Third, call out those that continue the pattern of hateful and violent speech against anyone they are not in sync with. Keep events such as the shooting in Arizona in the back of your mind, the Kennedy Assassinations, the murder of Dr. King and everyone who has taken a bullet because they dared to have a differing opinion than what another portion of society holds. Remember the lives lost over the years because someone felt that they held the key to solving the worlds problems in their hand via violence. Especially if their motivation does wind up being traced back to words said in the media freely and with no regard as to how they are going to be perceived, taken and used by those that may not be able to tell the difference between the reality we inhabit and the reality they inhabit. We must also think about those that have mental illness, those that just may not be well in any sense of the word and how a message such sent by a politician urging people to remove a Congresswoman, dressing in fatigues and inviting them to shoot M16′s? What about a message sent by using a map with bullseyes on it to target your opposition?
(Image posted for reference, and the fact that Palin should not be allowed to scrub this from her sites in the chance that people will forget. The memory of the internet is long)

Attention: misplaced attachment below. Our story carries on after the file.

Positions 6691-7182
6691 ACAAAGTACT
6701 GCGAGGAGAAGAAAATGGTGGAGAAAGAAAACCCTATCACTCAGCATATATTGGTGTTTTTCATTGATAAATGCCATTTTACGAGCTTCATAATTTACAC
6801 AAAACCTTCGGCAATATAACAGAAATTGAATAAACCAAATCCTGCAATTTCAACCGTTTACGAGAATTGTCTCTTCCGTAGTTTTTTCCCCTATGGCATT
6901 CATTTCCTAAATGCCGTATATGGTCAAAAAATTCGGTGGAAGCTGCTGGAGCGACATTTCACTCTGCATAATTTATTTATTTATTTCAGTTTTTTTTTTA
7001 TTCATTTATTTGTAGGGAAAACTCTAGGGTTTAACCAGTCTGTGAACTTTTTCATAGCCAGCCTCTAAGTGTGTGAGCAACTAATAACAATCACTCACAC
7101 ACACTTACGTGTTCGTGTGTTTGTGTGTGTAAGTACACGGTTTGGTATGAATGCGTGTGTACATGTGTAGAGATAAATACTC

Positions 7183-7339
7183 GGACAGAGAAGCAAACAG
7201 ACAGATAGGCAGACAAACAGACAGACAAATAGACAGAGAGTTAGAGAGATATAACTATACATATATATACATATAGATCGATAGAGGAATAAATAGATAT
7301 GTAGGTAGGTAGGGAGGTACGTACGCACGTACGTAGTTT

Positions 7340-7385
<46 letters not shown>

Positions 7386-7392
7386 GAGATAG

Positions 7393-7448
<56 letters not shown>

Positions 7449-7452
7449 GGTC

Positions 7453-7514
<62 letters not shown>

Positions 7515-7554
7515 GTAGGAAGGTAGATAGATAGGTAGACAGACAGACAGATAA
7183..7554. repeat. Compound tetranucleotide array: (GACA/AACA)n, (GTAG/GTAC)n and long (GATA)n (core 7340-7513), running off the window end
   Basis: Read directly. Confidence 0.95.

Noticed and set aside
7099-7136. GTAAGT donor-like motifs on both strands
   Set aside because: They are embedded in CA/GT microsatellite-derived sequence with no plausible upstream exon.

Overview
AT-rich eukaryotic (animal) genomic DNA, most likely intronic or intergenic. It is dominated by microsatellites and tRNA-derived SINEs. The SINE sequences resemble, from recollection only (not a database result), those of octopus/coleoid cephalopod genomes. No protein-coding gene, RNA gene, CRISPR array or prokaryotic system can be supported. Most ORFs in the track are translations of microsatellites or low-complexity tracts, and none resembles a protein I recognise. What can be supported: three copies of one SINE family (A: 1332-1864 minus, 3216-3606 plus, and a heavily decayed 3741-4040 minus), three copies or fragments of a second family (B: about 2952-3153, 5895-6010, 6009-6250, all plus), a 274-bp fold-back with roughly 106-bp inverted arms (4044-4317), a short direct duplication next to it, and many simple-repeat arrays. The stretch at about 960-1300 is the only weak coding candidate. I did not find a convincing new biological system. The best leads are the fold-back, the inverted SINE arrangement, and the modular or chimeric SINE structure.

There is so much power in what we say, the way in which we say it and in this day and age the method of delivery can get your message out there for good or ill in seconds. I repeat, we all need to take what has happened as a lesson in meaning what you say, and saying what you mean. Be clear in your speech, right in your intent and for the good of all of us, consider the places your words will reach, the ears they will fall upon and the minds they will touch. I say this to you politicians, friends, teachers, educators, loved ones, celebrities, sports figures. All of us are responsible for the words, the intent and messages we put out in the world every moment of every day. No one should be afraid to do their job because they could be shot down.
None of us should be afraid to disagree with someone out of fear of retribution by another, or by the person we’ve disagreed with. We really need to wrangle our words, think about their perception once they are out in the ether of the internet, others minds, hearts … this event is already changing how public servants will think about their jobs, how they serve and I’m sure many will rethink public office if merely dissenting with the opinions of others can earn you a death sentence.